we also require flaggies to help out, and remember if you bring your mates along, they can have some hot laps as a passenger earlier in the day as well as a free lunch! The club is lucky to have a number of great advertisers in the club magazine, which subsidises the production costs. They allow us to provide the high quality magazine that you enjoy. I would encourage you all to support the businesses that support your magazine and club. When you do visit them, please let them know you saw their advertisement in the club’s magazine. I am very pleased to be able to advise that during the last month our membership base exceeded 400 members for the first time! I would like to personally welcome all our new members and if you haven’t yet come along to an event, and are not sure where to start, just pick any activity and come along and enjoy. There’s no right or wrong place to start. I hope that you will all take advantage of the many different PCSA events and I encourage all members to try something new in 2016. I look forward to seeing you at one of the many PCSA events soon. Warmest Regards Kym Obst, President PCSA


Cut-off dates, racing, rules, CAMS requirements and other information is found on our website: www.pcsa.asn.au

Draft calendar can be found in this magazine but check website for updates.

If you wish to register your car as an historic vehicle, it needs to be at least 30 years old and in near-original condition. For additional information, please contact Peter Brunnthaler or Peter Kowalenko. Contact details below committee.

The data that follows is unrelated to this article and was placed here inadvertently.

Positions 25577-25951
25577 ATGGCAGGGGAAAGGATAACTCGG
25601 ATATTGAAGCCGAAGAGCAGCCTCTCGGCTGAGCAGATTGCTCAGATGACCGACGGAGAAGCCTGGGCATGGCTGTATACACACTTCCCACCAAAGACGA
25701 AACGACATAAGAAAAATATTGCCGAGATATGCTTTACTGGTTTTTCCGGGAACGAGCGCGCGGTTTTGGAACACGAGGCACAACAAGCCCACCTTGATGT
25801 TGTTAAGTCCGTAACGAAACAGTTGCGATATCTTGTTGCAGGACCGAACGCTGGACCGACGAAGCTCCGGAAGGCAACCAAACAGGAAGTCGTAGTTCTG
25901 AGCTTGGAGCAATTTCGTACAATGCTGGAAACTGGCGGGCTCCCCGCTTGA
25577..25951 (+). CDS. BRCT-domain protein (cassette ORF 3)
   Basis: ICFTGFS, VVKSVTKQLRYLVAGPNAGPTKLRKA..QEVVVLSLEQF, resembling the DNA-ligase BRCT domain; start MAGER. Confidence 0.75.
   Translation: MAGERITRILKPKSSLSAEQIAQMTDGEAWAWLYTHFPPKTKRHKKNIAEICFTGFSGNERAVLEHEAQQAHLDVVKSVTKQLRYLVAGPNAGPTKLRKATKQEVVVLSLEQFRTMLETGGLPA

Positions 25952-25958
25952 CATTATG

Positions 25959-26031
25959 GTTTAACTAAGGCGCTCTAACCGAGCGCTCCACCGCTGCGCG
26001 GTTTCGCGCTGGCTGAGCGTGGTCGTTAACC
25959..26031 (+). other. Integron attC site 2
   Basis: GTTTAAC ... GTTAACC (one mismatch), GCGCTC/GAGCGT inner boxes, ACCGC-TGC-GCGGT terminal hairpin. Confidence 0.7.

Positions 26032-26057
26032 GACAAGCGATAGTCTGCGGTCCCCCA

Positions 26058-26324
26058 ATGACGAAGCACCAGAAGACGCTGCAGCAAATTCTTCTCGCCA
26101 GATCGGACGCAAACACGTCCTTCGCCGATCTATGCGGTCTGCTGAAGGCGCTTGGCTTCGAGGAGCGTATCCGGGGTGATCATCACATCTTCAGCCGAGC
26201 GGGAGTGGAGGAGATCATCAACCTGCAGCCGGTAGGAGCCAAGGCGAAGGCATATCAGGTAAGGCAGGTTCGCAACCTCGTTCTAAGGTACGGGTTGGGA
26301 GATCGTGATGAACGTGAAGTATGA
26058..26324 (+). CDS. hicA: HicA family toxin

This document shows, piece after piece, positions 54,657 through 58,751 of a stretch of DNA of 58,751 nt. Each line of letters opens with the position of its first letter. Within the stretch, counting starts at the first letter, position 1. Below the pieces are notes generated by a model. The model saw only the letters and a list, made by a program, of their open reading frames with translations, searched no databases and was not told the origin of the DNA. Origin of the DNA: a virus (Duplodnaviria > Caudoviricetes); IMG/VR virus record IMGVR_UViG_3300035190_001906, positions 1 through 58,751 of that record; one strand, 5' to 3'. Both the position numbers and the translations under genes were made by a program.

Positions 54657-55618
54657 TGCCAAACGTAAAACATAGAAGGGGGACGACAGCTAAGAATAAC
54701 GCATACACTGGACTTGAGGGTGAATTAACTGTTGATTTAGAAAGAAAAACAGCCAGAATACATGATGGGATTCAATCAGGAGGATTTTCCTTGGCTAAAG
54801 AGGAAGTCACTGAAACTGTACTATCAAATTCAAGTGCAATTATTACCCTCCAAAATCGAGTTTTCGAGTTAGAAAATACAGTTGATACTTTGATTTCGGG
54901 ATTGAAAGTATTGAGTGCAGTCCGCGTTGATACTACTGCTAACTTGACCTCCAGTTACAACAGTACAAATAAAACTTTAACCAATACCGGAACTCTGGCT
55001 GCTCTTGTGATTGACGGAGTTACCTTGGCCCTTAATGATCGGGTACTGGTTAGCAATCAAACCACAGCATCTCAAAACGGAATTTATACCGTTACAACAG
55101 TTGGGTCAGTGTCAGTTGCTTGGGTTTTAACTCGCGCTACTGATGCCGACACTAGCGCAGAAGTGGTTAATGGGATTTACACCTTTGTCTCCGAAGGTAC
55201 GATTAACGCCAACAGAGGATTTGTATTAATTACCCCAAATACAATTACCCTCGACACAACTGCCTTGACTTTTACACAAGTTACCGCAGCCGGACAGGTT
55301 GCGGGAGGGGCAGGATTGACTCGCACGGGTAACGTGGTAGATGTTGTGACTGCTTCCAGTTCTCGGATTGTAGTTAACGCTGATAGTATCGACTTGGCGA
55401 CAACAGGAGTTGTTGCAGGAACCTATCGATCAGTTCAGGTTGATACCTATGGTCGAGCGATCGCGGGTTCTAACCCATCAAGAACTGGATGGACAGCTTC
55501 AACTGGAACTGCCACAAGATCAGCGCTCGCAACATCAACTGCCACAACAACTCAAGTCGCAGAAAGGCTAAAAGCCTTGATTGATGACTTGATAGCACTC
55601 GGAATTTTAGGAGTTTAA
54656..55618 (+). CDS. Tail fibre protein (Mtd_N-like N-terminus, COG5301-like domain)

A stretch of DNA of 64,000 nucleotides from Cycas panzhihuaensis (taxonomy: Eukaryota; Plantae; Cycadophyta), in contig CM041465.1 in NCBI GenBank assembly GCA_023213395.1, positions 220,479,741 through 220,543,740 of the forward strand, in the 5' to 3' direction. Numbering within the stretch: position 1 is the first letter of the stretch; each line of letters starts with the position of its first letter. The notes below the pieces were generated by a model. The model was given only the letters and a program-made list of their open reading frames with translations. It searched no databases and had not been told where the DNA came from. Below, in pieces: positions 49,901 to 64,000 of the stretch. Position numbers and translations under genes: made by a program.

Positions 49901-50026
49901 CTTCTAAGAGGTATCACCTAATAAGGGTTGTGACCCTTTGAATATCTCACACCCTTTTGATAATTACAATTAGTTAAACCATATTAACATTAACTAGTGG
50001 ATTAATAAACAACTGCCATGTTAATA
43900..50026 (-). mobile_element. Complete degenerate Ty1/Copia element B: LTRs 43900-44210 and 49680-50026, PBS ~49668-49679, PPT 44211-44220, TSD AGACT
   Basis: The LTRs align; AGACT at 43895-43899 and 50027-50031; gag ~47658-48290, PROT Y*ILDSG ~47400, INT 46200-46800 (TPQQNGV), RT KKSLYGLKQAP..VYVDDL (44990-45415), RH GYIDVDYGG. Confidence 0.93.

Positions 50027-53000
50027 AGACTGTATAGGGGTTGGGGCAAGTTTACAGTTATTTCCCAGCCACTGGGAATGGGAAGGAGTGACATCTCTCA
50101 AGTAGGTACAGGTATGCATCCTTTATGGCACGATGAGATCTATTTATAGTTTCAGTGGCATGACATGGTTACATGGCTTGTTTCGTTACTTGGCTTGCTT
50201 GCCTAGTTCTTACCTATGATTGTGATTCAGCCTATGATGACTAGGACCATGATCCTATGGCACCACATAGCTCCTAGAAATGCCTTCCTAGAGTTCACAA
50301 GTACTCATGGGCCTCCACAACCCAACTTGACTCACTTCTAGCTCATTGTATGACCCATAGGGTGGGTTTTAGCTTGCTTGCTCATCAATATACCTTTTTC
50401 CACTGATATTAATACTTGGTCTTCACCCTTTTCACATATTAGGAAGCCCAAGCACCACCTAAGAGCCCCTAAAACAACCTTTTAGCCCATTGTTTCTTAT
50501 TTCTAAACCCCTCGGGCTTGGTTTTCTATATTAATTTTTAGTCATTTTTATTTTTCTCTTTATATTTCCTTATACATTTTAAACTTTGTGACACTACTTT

We hope you enjoy being a member of the PCSA and look forward to seeing you at one of our events soon.

Here is some information you might find handy: New members January – March 2016

Geoff Crowe Vice President Competition Results 0418 895 660 vicepresident@pcsa.asn.au Steve Thiele Treasurer and Membership 0412 195 634 treasurer@pcsa.asn.au membership@pcsa.asn.au

Norm Goodall Motorsport Director, Sprints 0429 696 644 sprint@pcsa.asn.au

Roger Paterson Motorkhana Director Mobile: 0414 993 930 motorkhana@pcsa.asn.au

Tina and James Law Social Secretaries. 0416 044 051 social@pcsa.asn.au

Doug McPherson Website 0419 704 247 webmaster@pcsa.asn.au

Vic Moore CAMS Representative/Secretary/ Historic Registe secretary@pcsa.asn.au

Peter Brunnthaler Historic Register/ Licencing 0410 614 911 historic@pcsa.asn.au

Peter Kowalenko Historic Register/ Licencing 0429 390 911 historic@pcsa.asn.au

Name Model Year Colour Daniel Chin 997 C2 S 2009 Grey John Goodacre 996 Turbo 2004 Blue Rob Ferguson 997 Carrera 2006 Black John Schaefer 911 3.2 1986 White Brenton Clifford 911S 1974 Sahara Beige Dylon Steel 911 1976 Red Adam Trevorrow 911 1977 Platinum Peter Kikianis 911 SC 1978 Gold Dean Ciccarello 911 SC 1978 Blue Frank Mitolo 991 GT3 Cup 2015 Grey

Phillip Kellett Magazine Editor Mobile: 0409 931 193 magazine@pcsa.asn.au

Mike Rogers Advertising Manager and General Committee Mobile: 0438 868 373 advertising@pcsa.asn.au

January - March 2016



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Porsche Club SA Calendar 2016 APRIL


Sat-Sun 2nd/3rd Mt Alma Mile Hillclimb Sunday 3rd Sprint #5 – Mallala Sunday 10th Motorkhana #2 - Mallala Sunday 10th Club Run to Tanunda Monday 25th ANZAC Day Fri-Sun 29th/1st Rennsport (Inc IROC) – Sydney M/Sport Park

Friday 15th Sunday 24th